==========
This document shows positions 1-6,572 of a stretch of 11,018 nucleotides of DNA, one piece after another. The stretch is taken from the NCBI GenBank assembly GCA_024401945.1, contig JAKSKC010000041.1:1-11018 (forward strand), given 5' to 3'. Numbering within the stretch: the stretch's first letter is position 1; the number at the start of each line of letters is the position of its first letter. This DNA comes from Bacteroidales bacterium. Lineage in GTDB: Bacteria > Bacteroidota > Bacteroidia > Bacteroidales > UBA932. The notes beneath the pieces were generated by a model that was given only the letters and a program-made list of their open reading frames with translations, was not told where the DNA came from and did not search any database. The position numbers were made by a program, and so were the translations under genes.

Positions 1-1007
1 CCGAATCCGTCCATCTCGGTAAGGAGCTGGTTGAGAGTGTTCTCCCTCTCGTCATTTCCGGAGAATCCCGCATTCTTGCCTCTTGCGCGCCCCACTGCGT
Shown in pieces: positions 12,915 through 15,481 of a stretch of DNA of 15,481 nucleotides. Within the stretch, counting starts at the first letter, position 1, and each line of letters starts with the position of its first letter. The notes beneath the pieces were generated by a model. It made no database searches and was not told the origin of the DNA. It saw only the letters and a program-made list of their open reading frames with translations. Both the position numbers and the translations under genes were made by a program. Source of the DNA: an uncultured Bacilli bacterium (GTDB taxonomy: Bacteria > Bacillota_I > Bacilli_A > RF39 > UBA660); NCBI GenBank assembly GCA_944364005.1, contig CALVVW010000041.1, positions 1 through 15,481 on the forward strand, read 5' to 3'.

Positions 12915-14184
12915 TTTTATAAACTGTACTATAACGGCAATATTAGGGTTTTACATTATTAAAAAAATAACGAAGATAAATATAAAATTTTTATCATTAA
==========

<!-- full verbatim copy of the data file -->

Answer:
This document shows positions 1-6,572 of a stretch of 11,018 nucleotides of DNA, one piece after another. The stretch is taken from the NCBI GenBank assembly GCA_024401945.1, contig JAKSKC010000041.1:1-11018 (forward strand), given 5' to 3'. Numbering within the stretch: the stretch's first letter is position 1; the number at the start of each line of letters is the position of its first letter. This DNA comes from Bacteroidales bacterium. Lineage in GTDB: Bacteria > Bacteroidota > Bacteroidia > Bacteroidales > UBA932. The notes beneath the pieces were generated by a model that was given only the letters and a program-made list of their open reading frames with translations, was not told where the DNA came from and did not search any database. The position numbers were made by a program, and so were the translations under genes.

Positions 1-1007
1 CCGAATCCGTCCATCTCGGTAAGGAGCTGGTTGAGAGTGTTCTCCCTCTCGTCATTTCCGGAGAATCCCGCATTCTTGCCTCTTGCGCGCCCCACTGCGT
Shown in pieces: positions 12,915 through 15,481 of a stretch of DNA of 15,481 nucleotides. Within the stretch, counting starts at the first letter, position 1, and each line of letters starts with the position of its first letter. The notes beneath the pieces were generated by a model. It made no database searches and was not told the origin of the DNA. It saw only the letters and a program-made list of their open reading frames with translations. Both the position numbers and the translations under genes were made by a program. Source of the DNA: an uncultured Bacilli bacterium (GTDB taxonomy: Bacteria > Bacillota_I > Bacilli_A > RF39 > UBA660); NCBI GenBank assembly GCA_944364005.1, contig CALVVW010000041.1, positions 1 through 15,481 on the forward strand, read 5' to 3'.

Positions 12915-14184
12915 TTTTATAAACTGTACTATAACGGCAATATTAGGGTTTTACATTATTAAAAAAATAACGAAGATAAATATAAAATTTTTATCATTAA